James Gosling, the creator of the Java programming language, has joined Liquid Robotics, a maker of robot vehicles that explore the bottom of the ocean, as its chief software architect.

Gosling is a former Sun Microsystems fellow who is best known as the father of the Java programming language, which has become pervasive as a web-based programming environment since it was first released in 1994. Bill Vass, chief executive of Liquid Robotics, was a former president of Sun’s federal subsidiary and recruited Gosling.

“The first time Bill described it to me, my first reaction was you’re kidding,” Gosling said in an interview. “The notion of having a fleet of autonomous ocean-going vehicles wandering the world collecting data is something out of fiction.”

It turns out that these robot fleets need a lot of enterprise software, including in-situ data reduction (cleaning out the noise as the data is collected on the robot itself before sending it along), and back-end cloud processing.

“So much of our platform is software these days,” Vass said in an interview. “They’re like data centers on the ocean.”

Gosling spent 26 years of his career at Sun, from 1984 to 2010. He left in April of last year after Sun was acquired by Oracle. He has noted that Oracle appeared to be very interested in how it could use Sun’s patents in a legal battle with Google, which is ongoing. Earlier this March, Gosling joined Google. But the lure of Liquid Robotics, which has offices in Sunnyvale, Calif., and Kamuela, Hawaii, proved to be stronger.

Gosling admits to being a robot geek, though he says he is not as hardcore about it as some of the attendees of Silicon Valley’s Maker Faire. Recently, he has spent much of his time researching real-time software code, which runs on robot vehicles.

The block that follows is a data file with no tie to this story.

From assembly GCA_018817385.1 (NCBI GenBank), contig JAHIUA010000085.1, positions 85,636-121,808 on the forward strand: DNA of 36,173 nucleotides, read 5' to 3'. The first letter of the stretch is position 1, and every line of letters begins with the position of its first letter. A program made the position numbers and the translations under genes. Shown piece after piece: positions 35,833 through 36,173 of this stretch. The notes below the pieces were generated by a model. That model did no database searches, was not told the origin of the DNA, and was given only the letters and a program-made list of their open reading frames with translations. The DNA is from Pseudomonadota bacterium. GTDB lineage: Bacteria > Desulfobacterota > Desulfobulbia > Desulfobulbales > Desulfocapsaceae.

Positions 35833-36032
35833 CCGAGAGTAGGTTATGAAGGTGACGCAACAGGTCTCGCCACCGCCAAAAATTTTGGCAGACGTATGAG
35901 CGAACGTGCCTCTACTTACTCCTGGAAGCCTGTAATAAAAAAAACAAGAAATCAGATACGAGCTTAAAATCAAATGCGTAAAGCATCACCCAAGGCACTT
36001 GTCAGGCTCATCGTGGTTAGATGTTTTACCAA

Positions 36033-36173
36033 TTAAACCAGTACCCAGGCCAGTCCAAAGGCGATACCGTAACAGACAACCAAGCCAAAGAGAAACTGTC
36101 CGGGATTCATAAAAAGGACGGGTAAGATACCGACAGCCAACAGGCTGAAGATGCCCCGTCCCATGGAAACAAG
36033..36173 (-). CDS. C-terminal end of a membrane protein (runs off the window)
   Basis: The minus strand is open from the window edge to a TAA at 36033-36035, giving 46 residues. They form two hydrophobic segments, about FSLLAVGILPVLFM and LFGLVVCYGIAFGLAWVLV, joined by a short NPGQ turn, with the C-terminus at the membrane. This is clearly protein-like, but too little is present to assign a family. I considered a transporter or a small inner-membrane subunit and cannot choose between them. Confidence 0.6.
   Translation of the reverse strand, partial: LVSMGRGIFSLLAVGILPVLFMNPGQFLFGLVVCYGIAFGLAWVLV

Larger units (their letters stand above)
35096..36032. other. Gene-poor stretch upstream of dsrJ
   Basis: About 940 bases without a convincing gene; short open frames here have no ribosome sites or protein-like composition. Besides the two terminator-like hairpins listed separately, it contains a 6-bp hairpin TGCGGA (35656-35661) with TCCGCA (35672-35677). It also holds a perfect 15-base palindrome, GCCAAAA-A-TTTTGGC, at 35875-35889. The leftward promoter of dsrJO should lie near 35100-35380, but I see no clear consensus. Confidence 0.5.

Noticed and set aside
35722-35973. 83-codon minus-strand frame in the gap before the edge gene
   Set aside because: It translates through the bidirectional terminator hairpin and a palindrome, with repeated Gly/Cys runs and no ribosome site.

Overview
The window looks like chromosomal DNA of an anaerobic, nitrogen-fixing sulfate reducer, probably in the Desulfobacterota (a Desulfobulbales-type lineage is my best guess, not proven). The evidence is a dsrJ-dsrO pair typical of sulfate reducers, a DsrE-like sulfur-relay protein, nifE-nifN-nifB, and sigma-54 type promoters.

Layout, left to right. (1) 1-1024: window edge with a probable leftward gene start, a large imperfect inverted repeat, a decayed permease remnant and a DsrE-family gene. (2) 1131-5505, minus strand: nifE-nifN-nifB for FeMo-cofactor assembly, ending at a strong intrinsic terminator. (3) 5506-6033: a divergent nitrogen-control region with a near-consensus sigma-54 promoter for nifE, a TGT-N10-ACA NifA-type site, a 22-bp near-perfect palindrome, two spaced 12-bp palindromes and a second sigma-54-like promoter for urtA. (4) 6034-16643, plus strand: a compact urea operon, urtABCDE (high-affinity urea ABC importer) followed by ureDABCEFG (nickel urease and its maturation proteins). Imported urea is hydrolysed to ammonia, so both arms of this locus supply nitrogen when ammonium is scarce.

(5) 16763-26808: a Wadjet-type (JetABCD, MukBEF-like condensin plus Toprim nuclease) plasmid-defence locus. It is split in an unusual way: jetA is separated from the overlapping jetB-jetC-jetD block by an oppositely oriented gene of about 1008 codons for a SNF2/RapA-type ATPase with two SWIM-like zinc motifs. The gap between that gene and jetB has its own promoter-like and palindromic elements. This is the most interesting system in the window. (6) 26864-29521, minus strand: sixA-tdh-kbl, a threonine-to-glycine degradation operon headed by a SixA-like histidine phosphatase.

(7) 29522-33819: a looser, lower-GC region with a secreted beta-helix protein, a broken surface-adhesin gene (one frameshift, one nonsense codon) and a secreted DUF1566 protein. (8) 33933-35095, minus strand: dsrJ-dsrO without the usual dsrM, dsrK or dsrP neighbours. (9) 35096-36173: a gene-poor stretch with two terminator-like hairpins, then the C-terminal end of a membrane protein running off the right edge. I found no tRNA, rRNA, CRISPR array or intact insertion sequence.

“This brings it all together,” Gosling said.

Liquid Robotics makes the Wave Glider unmanned maritime vehicle (UMV), which uses waves to propel itself. Wave Gliders harvest natural energy and can be used for commercial, scientific and defense purposes. The Wave Gliders can prowl the ocean for as much as 2.5 years. They are doing tasks such as testing the water for leaks around oil rigs or measuring the radioactivity of the ocean outside of the Fukushima nuclear reactor facility in Japan.

The Wave Gliders are more versatile than their rivals, which include ships, buoys, and satellites. Since they get their energy from waves and the sun, they don’t have to use energy for propulsion. That leaves them with plenty of power for computation and sensing, Vass said. The company was started in 2007 and it has 73 employees. The company raised $22 million in a fourth round of funding in June from VantagePoint Capital Partners, with participation from oilfield services firm Schlumberger.

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